On Saturday, the monthly “Black Talkies on Parade” series featured a documentary about Leimert Park Village, a community of artists in Los Angeles. Lloyd Clayton had orchestrated an event that included historic photographs on display in the hallway, and a panel discussion including the film’s director and the author of a local history book about Leimert Park. We had over 150 people in our great room for this event. Our volunteers also turned out in high numbers; greeting guests at the door, checking them in, and answering any questions about the museum. My biggest contribution was probably cutting the fruit, cheese, and vegetables for the light refreshments table.
Tuesday, 14 May 2013
Professional Development Call: Ms. Gretchen Gueguen
Professional Development Call: April 25, 2013
Albert and Shirley Small Special Collections Library (University of Virginia) – Charlottesville, VA
Ms. Gueguen earned her bachelor’s degree in English with a minor in Anthropology from Pennsylvania State University. After graduation, she worked at an engineering consulting firm. She did not have any library experience until her job as a graduate assistant at the University of Maryland, in their Digital Humanities department. This experience led to her first professional appointment as a Digital Collections Librarian at the University of Maryland.
University of Maryland
Gueguen’s main tasks at the University of Maryland included coordinating projects across multiple departments, building the digital repository and digitizing pieces from the Special Collections. Other skills that she picked up involved project management, coordinating people, and communicating across departments. One challenge that she encountered was managing expectations, for example, what the Special Collections thought should be digitized did not always mesh with the digitization work flows.
East Carolina University
In 2008, Gueguen accepted a position as the Digital Initiatives Librarian at East Carolina University. This position was more about organizing born digital records and integrating the department with other units on campus than building a digital library. Gueguen published and encoded finding aids while working at ECU. She also worked on their institutional repository, searching across platform capabilities and the 300,000 pages of government documents that came through the library each year.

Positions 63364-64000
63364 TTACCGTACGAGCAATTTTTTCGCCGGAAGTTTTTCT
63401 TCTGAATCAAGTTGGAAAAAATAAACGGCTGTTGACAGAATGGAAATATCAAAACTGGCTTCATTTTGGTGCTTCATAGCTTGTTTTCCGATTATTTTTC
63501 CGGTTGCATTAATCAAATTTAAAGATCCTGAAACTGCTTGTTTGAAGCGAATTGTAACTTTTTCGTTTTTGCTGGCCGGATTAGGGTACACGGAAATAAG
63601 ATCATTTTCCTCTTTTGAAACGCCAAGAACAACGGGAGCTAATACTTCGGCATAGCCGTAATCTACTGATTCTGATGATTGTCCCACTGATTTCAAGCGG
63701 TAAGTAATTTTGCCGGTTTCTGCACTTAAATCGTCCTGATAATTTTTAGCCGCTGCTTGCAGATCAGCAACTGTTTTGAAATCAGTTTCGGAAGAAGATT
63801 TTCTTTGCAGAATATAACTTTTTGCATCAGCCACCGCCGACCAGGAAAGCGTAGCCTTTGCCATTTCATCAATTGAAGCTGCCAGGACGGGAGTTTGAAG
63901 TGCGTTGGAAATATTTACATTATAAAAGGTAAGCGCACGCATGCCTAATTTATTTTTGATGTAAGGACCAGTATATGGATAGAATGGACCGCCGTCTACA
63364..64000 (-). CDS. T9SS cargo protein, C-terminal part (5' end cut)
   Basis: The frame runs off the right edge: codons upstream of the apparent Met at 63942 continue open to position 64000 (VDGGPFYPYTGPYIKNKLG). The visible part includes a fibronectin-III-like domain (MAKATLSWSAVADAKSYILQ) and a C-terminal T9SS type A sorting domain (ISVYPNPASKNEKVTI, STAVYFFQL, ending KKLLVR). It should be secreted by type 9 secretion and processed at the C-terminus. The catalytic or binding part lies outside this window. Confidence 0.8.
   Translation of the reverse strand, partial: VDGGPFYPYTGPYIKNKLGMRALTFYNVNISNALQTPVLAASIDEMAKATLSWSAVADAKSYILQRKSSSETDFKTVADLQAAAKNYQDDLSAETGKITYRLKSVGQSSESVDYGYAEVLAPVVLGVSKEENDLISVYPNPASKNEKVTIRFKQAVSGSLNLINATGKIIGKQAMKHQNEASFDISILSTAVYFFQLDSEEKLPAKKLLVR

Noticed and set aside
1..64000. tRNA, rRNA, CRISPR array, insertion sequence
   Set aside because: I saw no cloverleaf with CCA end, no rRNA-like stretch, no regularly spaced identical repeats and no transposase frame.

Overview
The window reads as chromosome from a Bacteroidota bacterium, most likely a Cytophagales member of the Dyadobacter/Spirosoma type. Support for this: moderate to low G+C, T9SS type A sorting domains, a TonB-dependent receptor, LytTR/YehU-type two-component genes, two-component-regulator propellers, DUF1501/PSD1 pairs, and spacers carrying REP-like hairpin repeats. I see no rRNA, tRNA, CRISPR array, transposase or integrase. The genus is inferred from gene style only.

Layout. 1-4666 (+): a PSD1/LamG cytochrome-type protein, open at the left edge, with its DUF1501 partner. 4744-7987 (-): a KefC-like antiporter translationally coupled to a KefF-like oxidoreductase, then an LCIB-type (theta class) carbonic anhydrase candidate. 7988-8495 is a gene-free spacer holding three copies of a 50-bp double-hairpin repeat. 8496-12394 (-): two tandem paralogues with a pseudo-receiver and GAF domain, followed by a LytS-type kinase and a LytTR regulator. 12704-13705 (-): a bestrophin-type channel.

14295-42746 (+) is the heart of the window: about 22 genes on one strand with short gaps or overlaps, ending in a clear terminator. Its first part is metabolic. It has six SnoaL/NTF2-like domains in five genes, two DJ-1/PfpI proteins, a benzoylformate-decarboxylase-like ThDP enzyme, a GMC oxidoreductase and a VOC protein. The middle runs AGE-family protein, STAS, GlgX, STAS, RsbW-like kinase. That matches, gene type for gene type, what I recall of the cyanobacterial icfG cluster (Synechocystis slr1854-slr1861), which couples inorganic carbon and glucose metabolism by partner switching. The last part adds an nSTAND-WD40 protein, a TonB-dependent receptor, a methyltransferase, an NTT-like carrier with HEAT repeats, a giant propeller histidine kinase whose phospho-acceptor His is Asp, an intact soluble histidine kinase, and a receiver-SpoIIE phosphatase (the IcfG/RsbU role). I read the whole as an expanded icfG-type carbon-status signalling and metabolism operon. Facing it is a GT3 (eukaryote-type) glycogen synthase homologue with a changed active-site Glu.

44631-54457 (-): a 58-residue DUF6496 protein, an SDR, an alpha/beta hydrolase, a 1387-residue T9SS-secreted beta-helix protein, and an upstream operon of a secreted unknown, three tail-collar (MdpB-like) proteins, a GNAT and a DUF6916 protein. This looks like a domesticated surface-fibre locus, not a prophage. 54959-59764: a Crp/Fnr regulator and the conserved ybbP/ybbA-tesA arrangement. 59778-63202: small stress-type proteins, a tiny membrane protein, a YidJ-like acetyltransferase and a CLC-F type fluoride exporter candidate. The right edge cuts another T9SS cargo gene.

University of Virginia
Since 2011, Ms. Gueguen has worked in Charlottesville, Virginia as the Digital Archivist at the Albert Shirley Small Special Collection Library at the University of Virginia. She works with exclusively digital collections as well as hybrid (paper and digital materials) collections. Gueguen strives to use sound archival principals and look at digital materials in a broader perspective. She is a part of an international team that is working on a white paper which will discuss how archivists can use burgeoning software to arrange, describe, and provide access to born digital material.
Ms. Gueguen was very generous in sharing the wisdom of her experience in the field of archives. She encouraged us to think of digital archives as a continuum of analog archives, as opposed to something completely foreign. Archivists will need to become familiar with all kinds of metadata standards, such as MARC, EAD, METS, and MODS. Regardless of how archivists feel about digital collections, the reality is that the amount of digital materials is going to dwarf the amount of paper materials very soon, and archivists are going to need to know how to speak intelligently to technologists. We should also consider our users in this move toward digitization; having materials available online has become the norm.
The good news about all of these technological advances is that archivists have ample opportunities to increase our knowledge base. There are webinars that explain how web harvesting and web archiving work, or the basis of computer scripts. Ms. Gueguen encouraged us to learn what computational synching is, and become familiar with XSLT, ArchiveSpace, and Archivist Toolkit. Social media is still a critical skill set, especially website design and blogging. There is no better way to get familiar with these technologies than to practice and get involved in the professional communities. She recommended taking an introduction to Computer Science class, checking out free coursework from Harvard University, learning through the Code Academy (CSS, Python, Java, and Ruby) or building a dynamic website for your own branding.
Ms. Gueguen expressed that there are plenty of challenges in her current position. She stressed the importance of communication and collaboration while working on a team, many of her projects have diverse stakeholders that need to have their perspectives considered. In terms of the digital environment, there are challenges related to storage, data migration and antiquated technologies. She has to do some cost benefit analysis when approaching certain collections because the time and monetary costs of accessing the information could outweigh the collection’s value to the institution. In some cases, her institution has asked the donor for additional funds for the staff to get through those materials.